Oklahoma voters will see two connected measures that would reclassify certain nonviolent drug possession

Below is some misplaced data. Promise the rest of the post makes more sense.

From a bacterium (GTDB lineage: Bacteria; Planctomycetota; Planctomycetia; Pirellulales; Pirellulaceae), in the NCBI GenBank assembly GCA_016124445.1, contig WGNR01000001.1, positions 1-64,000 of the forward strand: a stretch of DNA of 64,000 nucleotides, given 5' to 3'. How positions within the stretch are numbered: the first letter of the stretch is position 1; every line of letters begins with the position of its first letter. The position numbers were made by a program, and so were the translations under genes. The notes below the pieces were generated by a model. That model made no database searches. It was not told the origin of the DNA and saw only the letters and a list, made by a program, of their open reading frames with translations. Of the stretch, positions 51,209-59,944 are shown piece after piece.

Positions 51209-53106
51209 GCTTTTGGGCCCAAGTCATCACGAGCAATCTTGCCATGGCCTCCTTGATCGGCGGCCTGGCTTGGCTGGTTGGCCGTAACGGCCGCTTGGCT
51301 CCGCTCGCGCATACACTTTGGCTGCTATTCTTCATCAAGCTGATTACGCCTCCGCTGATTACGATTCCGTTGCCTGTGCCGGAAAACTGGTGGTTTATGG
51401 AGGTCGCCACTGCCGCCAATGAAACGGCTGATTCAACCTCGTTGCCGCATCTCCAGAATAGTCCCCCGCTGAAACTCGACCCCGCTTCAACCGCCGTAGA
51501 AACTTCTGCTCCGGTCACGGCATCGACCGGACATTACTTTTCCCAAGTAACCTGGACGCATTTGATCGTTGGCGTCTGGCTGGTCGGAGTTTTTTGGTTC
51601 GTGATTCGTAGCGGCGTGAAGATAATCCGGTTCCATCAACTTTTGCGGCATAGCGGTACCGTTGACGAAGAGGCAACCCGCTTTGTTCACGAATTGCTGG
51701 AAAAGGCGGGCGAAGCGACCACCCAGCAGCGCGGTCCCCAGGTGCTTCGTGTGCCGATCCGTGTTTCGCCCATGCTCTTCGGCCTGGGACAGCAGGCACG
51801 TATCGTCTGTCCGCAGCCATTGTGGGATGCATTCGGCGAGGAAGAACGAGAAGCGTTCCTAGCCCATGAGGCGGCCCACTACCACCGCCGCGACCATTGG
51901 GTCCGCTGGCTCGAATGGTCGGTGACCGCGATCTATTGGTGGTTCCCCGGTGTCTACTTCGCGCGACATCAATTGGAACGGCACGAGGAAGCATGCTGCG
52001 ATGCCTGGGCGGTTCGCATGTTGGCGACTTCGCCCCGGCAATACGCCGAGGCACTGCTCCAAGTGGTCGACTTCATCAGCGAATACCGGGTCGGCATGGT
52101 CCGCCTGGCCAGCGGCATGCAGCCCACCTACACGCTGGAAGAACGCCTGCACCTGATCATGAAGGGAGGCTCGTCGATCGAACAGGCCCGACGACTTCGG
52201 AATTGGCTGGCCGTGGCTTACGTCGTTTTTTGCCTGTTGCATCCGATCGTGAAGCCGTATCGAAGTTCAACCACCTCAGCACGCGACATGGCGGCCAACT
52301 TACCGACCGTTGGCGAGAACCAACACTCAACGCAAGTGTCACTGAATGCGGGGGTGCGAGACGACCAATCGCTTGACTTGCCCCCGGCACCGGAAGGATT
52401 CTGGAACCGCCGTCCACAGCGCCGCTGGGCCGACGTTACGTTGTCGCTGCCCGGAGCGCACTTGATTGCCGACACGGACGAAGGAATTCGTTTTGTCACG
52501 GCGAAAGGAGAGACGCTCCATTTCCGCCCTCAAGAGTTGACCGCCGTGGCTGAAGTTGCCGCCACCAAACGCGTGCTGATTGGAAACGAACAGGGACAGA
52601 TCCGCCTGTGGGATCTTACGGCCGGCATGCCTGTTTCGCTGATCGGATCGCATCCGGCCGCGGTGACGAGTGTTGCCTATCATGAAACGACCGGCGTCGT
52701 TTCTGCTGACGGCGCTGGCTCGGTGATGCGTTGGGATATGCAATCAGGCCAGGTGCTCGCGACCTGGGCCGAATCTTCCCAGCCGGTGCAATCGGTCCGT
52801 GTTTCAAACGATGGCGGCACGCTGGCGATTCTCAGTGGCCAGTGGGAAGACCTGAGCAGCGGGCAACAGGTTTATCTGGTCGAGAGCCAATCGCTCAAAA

and low-level theft crimes as misdemeanors instead of felonies. The savings from reduced incarceration costs would fund mental health, substance abuse treatment and job training programs. Supporters say the measures would help the state address problems that lead people to commit crimes. Opponents argue the changes would threaten public safety and shift the burden of housing many offenders from state prisons to county jails, where they are actually less likely to get substance abuse treatment.